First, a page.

Fauré’s Requiem

By MAxima Kahn

The deer are here, four of them, all does, strolling through the underbrush, munching the tender leaves, picking clean the lowest branches of my flowering pear tree. It has been so long since they have spent time here in the daylight, I am glad to see them and watch their elegant dance among the trees.

I don’t go out on the porch this morning so as not to disturb the deer—and also because it is chillier. I sit inside and listen to Fauré, who takes my breath away with the beauty and perfection of his music. If I could write music like this but relevant to now, if only I could do that, be in that state of grace, what a gift and blessing and offering that would be. I would have to know that was worthwhile, that was enlarging the world, that was magnifying, in a sense, the glory of God, of creation.

Because there it is, this incredible offering. I hear it hundreds (is it hundreds?) of years later and am struck dumb by the silken gorgeousness of it. To give that, what would that be like?

I know you are wondering why I do not write about the appalling injustices going on in the world. What is there to say that would help? I cannot. You may think I am in my bubble, oblivious, talking about deer and Fauré, but far from it. I do what I know how to do. To some, it will seem like nothing, my prayers for peace, my little activism, my efforts at creation, but it is what I have been given to do, what I am capable of now.

I do what I can by speaking out, by living my life with care and simply, by trying to hold up another view, to heal a piece of the world around me. I do not know if I succeed at that, or if it is enough.

Teaching my poetry class last night, offering acceptance, love, tolerance, generosity to the people there, offering the idea of waking up to the world, the idea that each of them is precious and has something unique inside, the idea that we can take care with our world, our immediate world and the little gestures we make in it, and that this attentiveness to the details, this care, is important, matters, means something. We each have our own way. What more can we do than find that way and live it as best we can?

Every single time the soprano comes to her solo, Dona Eis Requiem, I feel like I will split apart from the speechless beauty of it—no matter how many times I hear it. It is nearly unbearable how rapturous and heartbreaking it is. To have written that melody and gotten that performance—what a thing that would be. It is the most perfect moment, the most perfect melody and the soft, low harmony supporting it. What more could you need?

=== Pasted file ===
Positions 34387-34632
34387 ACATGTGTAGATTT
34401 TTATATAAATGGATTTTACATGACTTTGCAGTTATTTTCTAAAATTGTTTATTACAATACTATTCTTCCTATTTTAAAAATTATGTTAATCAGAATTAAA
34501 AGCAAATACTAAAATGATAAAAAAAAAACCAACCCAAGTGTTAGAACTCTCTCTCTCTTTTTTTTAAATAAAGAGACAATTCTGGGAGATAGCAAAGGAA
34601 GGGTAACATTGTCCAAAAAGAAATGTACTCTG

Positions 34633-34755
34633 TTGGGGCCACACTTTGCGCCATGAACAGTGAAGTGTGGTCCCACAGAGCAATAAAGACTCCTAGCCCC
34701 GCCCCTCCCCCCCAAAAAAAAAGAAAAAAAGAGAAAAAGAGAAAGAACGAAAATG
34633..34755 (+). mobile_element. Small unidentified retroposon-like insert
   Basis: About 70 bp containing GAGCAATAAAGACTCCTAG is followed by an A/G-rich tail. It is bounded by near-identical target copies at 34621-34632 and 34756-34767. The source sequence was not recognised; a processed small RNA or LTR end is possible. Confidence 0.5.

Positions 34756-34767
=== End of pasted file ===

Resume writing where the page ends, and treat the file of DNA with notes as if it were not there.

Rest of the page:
The music moves on, and I can breathe again. But it leaves me feeling empty, wrecked and delirious, like after some profound sexual encounter, but more so, changed forever—even though I have heard it before, many times. That is its particular weird magic.

Music is the most mysterious and amazing thing on Earth. Because it is barely on Earth. It is not an earthly thing, but some other thing, something from another realm visiting us here. Bizarre that it comes through us, such inadequate vessels. I will never understand that. Because it is far greater than us and so far beyond us. And yet there are parts of it so human too, so very much from us, of us, about us. It defies understanding. And isn’t that part of its great beauty and wonder? Doesn’t that very fact make you want to sing and clap for joy?

Fauré’s Requiem—every time I hear it, I think it will almost destroy me with its beauty. Yet, it is intensely pleasurable. What a strange and wonderful paradox. What better could we wish to give our world?


Maxima Kahn lives in the Sierra Nevada in California. Her poetry and essays have appeared in Citron Review, Sweet, Meridian Anthology of Contemporary Poetry, Poem, Borderlands, Wisconsin Review and Spillway, among others. She has twice been nominated for Best of the Net and was a finalist for the Atlanta Review poetry contest. She taught creative writing at the University of California, Davis extension and now teaches workshops privately. She also blogs about artful, soulful living and teaches artists and dreamers how to unlock their creativity and live passionately at BrilliantPlayground.com. You can follow her creative process at Patreon.com/maximakahn.